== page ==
Chris Kim / AP
Wednesday, Jan. 11, 2017 | 2:15 p.m.
LOS ANGELES — The latest storm to wallop Northern California whipped up a small tornado that downed trees and fences near Sacramento.
Here's what you need to know about twisters in California, which occur regularly but in limited numbers and force.
HOW BIG WAS TUESDAY'S TORNADO?
The twister that touched down south of the state capital registered EF0, at the lowest edge of the tornado scale that goes up to EF5. The Enhanced Fujita (EF) scale measures the intensity of tornadoes in the U.S. and Canada based on damage caused.
No injuries were reported from the tornado, which was on the ground for 3/8 of a mile and carved a path of minor damage about 100 yards wide, according to National Weather Service meteorologist David Rowe.
"It came as a little bit of a surprise considering that we're so focused on all the heavy snow and rain," Rowe said.
Most California twisters are in the EF0-EF1 range and are less damaging and deadly than their Midwest counterparts. The strongest ever recorded in California were EF3s — one in Riverside County in Aug. 1973 and another in Orange County in Feb. 1978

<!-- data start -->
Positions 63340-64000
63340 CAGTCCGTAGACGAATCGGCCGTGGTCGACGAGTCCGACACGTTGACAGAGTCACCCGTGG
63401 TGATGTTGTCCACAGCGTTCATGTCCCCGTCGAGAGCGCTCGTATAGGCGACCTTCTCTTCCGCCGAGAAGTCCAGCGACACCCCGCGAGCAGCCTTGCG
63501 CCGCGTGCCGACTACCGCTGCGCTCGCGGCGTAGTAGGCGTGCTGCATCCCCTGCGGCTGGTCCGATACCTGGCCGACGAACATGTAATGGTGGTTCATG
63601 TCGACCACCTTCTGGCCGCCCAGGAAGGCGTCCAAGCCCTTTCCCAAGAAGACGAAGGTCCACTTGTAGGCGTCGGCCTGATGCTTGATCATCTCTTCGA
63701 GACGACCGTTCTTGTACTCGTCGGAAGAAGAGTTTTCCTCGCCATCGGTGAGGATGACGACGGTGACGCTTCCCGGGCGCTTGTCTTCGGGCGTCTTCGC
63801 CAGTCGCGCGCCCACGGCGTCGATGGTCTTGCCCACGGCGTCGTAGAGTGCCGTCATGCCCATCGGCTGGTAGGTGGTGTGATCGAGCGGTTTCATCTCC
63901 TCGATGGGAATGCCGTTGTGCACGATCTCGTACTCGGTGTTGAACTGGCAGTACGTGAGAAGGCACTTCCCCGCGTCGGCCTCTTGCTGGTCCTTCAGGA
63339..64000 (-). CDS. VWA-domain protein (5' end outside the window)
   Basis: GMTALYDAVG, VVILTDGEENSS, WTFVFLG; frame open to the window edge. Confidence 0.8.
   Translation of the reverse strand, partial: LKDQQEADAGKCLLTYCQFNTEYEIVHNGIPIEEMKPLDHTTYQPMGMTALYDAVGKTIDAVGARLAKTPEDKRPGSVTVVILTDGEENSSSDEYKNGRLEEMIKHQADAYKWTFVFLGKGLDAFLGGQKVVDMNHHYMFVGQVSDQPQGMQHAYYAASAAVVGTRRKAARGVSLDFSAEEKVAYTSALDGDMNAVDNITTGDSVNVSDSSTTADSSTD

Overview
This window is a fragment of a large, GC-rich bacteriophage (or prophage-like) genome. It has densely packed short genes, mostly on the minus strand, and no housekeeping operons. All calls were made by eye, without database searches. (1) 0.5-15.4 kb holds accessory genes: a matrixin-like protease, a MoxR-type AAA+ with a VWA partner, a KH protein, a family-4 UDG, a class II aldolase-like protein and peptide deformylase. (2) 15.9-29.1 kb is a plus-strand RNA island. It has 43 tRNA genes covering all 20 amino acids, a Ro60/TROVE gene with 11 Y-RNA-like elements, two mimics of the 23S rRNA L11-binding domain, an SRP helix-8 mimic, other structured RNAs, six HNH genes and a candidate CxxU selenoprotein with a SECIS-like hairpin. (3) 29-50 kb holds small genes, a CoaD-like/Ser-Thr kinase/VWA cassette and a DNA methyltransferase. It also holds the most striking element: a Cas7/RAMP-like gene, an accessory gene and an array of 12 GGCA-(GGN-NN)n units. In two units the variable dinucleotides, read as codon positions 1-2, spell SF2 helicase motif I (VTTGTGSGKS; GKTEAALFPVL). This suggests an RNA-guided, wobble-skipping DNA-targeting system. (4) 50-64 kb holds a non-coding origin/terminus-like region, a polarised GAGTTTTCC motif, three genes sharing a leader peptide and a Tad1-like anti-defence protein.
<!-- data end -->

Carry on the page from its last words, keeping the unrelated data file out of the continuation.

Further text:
HOW COMMON ARE TORNADOES IN CALIFORNIA?
Of the 1,000-or-so tornadoes that annually strike the United States, about 11 occur in California, according to the American Meteorological Society.
Thirteen roared through in 2005, more than Oklahoma that year.
In October 2012, five tornadoes touched down in north central California, damaging dozens of homes and a handful of commercial buildings.
That event marked the highest number of tornadoes in one day for California since April Fool's Day in 1996, when five tornadoes flattened trees and barns near the north central city of Stockton.
California tornadoes are most common in wide open spaces in the state's Central Valley, the agricultural heartland where the terrain is similar to that of the Great Plains.
WHAT CAUSES TORNADOES?
Tuesday's twister accompanied a powerful line of thunderstorms and followed days of volatile weather, said National Weather Service meteorologist Travis Wilson.
They were ideal conditions for creating twisters. When cooler air is forced aloft, wind speeds tend to increase and that can cause tornadoes, Wilson said.